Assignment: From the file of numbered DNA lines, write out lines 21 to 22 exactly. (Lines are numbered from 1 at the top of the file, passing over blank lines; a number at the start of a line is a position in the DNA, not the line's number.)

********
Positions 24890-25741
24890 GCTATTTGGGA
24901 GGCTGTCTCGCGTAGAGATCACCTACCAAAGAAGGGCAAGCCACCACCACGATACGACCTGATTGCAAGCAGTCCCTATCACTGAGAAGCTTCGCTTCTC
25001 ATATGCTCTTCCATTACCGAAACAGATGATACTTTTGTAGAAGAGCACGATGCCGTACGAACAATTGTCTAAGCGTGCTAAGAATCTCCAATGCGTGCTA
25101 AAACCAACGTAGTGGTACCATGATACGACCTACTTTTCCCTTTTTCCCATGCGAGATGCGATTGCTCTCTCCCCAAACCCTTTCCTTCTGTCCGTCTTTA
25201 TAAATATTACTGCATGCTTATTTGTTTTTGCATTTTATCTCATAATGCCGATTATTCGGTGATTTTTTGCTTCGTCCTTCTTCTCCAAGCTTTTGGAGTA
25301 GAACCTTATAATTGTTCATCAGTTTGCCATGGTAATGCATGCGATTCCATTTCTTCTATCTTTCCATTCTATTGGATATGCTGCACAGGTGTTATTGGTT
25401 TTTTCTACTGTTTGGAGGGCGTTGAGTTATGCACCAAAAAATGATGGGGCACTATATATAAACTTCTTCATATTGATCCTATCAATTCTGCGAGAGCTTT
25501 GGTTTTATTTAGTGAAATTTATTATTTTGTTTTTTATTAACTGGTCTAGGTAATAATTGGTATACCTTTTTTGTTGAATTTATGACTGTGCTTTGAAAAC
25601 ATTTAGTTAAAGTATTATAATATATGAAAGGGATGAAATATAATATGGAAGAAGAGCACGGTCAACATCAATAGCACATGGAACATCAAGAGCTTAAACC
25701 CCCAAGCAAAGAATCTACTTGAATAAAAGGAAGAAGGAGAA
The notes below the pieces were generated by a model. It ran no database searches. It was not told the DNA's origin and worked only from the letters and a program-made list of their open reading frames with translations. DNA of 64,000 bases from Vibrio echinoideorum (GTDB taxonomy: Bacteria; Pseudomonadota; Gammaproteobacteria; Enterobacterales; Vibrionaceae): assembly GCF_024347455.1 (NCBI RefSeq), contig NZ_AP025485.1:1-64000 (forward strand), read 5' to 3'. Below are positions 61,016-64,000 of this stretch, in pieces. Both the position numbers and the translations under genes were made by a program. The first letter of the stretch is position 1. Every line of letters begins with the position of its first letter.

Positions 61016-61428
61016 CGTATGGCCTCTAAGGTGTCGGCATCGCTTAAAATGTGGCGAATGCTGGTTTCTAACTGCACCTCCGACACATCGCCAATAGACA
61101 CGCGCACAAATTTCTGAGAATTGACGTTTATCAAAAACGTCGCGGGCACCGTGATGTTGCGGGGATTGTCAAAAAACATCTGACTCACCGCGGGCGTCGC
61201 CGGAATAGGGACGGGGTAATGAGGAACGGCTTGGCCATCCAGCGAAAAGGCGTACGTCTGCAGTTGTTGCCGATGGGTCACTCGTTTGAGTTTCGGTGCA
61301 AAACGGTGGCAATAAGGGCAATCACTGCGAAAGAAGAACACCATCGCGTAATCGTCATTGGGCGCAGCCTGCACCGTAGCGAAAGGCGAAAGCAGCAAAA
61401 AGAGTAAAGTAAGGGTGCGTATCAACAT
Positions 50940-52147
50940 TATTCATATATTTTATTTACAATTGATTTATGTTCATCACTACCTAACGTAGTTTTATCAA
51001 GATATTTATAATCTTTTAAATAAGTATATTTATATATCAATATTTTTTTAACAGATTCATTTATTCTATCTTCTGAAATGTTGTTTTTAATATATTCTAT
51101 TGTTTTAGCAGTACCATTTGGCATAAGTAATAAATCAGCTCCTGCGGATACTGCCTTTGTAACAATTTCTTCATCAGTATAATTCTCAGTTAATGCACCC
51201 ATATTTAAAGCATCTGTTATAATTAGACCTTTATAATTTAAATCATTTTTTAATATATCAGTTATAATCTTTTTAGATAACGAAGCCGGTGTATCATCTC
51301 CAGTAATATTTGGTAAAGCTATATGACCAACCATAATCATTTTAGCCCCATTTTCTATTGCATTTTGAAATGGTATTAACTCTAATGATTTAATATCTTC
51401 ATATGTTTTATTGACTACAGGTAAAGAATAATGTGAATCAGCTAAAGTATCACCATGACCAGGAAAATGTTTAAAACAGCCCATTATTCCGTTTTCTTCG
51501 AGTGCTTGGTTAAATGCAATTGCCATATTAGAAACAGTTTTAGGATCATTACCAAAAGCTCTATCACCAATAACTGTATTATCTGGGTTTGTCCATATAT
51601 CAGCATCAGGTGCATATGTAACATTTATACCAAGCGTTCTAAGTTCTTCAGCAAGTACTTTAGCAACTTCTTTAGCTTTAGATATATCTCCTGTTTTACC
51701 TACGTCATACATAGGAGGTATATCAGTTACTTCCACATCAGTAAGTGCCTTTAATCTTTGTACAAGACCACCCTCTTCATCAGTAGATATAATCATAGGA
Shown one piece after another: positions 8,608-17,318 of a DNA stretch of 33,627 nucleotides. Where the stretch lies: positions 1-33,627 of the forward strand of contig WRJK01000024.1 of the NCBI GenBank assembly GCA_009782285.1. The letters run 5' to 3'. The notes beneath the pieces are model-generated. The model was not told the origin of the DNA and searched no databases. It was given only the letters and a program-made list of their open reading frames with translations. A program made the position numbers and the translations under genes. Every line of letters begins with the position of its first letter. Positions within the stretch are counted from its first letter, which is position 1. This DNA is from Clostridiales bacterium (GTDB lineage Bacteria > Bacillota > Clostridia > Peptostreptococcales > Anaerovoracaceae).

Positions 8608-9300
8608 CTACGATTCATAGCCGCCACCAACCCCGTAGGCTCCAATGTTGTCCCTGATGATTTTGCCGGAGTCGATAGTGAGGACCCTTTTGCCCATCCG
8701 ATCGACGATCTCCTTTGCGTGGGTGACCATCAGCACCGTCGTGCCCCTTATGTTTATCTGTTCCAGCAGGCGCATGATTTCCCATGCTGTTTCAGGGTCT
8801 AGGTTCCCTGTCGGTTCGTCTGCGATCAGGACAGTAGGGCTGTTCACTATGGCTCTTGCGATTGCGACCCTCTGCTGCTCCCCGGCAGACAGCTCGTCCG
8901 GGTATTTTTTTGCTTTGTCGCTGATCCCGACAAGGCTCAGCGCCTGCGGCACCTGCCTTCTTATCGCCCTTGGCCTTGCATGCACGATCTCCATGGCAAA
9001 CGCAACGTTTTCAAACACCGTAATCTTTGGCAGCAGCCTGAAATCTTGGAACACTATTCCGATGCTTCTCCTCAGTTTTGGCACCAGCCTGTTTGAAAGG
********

51001 GATATTTATAATCTTTTAAATAAGTATATTTATATATCAATATTTTTTTAACAGATTCATTTATTCTATCTTCTGAAATGTTGTTTTTAATATATTCTAT
51101 TGTTTTAGCAGTACCATTTGGCATAAGTAATAAATCAGCTCCTGCGGATACTGCCTTTGTAACAATTTCTTCATCAGTATAATTCTCAGTTAATGCACCC